7.   Limit driving at night

In some states, there are limitations on teen drivers driving after dark due to the sharp increase in crashes and fatalities, especially between midnight and 6 a.m. In Maryland, provisional drivers under the age of 18 may not drive between midnight and 5 a.m. unless they are accompanied by a licensed driver over the age of 21 or they are driving to or from a job, school activity or other sanctioned event.

8.   Carry an emergency kit

You can buy a pre-made emergency kit or assemble your own. The contents largely depend on where you’re driving (rural, suburban or urban areas), what the weather is like and how far you will be from home. At a minimum, we recommend:

  • Jumper cables
  • Road flares or triangle reflectors
  • Flashlight, plus extra batteries
  • Toolkit that contains a screwdriver, wrench, pliers and pocketknife
  • Tire pressure gauge
  • First aid kit
  • Blanket
  • Water and non-perishable snacks

You should also consider carrying extra coolant, motor oil and windshield washer fluid. A tire kit can save you in a pinch if you get a flat tire. Other useful items include pen and paper, paper towels and duct tape. It never hurts to carry a charger cable and battery pack for your phone, too, in case you need to call for assistance.

9.   Never Drink and Drive

If you’re a teen driver, you shouldn’t be drinking at all. Despite that, 29% of drivers 15-to-20 who were killed in crashes in 2020 had alcohol in their system. Maryland has a zero-tolerance policy for underage drinkers caught driving. Impaired drivers cause thousands of crashes on our roads each year. It’s never worth the risk. You should also understand that getting a DUI can have lifelong consequences, even if you come away physically unharmed.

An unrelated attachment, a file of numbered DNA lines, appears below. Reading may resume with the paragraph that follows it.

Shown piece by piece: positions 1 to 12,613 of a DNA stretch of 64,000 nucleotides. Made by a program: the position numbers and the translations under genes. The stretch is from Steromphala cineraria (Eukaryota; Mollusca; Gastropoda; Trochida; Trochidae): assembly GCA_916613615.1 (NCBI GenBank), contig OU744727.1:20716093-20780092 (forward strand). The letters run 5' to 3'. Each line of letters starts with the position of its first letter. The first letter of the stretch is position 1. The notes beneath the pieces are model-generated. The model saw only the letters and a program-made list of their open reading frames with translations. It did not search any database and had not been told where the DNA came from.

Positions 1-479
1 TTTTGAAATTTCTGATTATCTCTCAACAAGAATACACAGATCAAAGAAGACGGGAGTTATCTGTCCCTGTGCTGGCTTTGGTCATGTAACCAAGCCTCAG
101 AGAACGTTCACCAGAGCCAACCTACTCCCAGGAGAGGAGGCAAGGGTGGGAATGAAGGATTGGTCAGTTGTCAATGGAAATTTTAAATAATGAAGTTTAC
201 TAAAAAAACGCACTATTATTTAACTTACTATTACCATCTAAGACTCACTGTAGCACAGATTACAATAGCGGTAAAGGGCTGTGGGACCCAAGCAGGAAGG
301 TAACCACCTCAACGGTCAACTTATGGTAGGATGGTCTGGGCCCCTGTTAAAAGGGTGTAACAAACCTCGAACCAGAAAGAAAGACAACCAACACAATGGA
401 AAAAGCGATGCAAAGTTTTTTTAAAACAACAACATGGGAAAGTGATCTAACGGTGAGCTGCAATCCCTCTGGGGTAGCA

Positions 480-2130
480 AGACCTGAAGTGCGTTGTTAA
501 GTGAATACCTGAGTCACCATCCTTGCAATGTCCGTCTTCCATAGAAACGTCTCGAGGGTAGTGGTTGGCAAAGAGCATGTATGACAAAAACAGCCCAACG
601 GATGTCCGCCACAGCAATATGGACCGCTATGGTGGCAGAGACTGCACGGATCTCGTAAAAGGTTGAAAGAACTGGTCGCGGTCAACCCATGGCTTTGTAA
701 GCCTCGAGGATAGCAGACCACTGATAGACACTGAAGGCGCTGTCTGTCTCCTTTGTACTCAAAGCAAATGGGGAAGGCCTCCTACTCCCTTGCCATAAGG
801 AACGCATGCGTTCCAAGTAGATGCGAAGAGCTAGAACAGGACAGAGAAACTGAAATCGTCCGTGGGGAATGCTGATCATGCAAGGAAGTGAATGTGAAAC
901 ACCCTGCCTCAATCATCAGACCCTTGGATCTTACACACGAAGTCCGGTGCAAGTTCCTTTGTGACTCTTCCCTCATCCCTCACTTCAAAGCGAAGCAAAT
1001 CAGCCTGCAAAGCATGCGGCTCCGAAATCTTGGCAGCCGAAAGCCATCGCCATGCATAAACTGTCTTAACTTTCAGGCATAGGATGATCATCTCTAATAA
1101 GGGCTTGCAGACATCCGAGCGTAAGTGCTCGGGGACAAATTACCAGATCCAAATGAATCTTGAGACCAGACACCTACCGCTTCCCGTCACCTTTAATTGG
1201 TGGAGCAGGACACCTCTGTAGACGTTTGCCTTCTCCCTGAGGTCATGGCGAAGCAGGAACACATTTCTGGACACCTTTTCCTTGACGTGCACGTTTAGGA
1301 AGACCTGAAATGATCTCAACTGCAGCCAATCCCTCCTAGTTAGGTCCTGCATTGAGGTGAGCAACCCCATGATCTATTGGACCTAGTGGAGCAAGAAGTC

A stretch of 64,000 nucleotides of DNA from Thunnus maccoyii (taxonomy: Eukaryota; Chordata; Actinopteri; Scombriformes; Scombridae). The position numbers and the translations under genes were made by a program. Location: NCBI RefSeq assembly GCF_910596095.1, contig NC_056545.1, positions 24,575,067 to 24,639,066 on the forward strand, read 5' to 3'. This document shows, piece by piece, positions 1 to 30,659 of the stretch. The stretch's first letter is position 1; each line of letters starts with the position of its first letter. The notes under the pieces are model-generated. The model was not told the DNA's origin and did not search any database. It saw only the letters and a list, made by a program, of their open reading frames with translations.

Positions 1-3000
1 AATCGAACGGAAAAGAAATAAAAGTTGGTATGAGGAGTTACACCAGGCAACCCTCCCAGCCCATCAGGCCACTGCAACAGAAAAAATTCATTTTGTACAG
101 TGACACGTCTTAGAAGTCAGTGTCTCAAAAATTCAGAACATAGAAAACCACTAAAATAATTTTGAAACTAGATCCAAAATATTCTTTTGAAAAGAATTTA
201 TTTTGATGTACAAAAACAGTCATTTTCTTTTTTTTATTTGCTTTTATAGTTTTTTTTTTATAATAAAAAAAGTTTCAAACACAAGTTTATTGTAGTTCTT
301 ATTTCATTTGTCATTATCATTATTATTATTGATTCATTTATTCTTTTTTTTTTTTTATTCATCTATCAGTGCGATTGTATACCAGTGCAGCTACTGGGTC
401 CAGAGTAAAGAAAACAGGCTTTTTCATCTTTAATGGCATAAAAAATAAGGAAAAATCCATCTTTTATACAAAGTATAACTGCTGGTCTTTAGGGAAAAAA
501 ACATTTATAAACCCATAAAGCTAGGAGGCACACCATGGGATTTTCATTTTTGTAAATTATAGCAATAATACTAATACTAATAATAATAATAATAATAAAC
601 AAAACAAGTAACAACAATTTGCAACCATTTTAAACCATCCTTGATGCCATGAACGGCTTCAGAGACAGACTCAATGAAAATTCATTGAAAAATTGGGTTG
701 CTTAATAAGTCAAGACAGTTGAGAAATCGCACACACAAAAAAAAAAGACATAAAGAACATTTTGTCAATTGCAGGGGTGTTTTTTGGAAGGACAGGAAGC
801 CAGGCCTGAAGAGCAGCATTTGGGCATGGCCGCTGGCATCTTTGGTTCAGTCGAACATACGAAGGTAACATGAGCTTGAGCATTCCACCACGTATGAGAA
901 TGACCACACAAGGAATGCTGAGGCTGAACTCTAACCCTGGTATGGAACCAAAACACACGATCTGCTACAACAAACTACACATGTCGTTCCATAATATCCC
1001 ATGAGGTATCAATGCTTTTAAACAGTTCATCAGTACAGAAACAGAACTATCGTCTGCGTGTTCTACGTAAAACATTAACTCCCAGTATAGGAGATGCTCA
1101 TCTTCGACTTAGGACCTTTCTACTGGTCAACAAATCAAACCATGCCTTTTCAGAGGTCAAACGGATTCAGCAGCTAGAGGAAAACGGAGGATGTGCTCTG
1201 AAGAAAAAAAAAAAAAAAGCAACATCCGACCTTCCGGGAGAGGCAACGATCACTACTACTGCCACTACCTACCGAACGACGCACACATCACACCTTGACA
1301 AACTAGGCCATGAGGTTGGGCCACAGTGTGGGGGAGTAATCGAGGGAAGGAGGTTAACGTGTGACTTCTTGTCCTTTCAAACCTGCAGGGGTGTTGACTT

10. Always Drive Defensively

From your first days behind the wheel, you should understand the benefits of driving defensively. You should never tailgate, make excessive lane changes, or unnecessarily pass other drivers. You should always obey the speed limit, yield the right of way to other drivers and use turn signals.

11. Drive a Safe Car

An older, inexpensive car might seem better than no car at all for many young drivers. You should be aware, however, that safety standards for cars are constantly improving. A car manufactured in the last three years is going to protect you better in a crash than one that is 20 years old. Older models might seem to be built like tanks, but they lack advanced airbag systems and many of the other features that would protect your body in a collision. Take responsibility for investigating the safety features of the car you drive. Your life could depend on it.

12. Take Responsibility for Your Safety

When an adult gives you the car keys for the first time, they’ll likely remind you that driving is a privilege and that having a driver’s license comes with significant responsibility.  The decisions you make behind the wheel could mean life or death for you, your passenger(s) and others on the road. You must obey all traffic laws, respect other drivers and drive safely. Take this responsibility seriously every time you get in the car. Your commitment to driving safely — and encouraging your friends to do the same — will have a dramatic impact on the safety of our roads.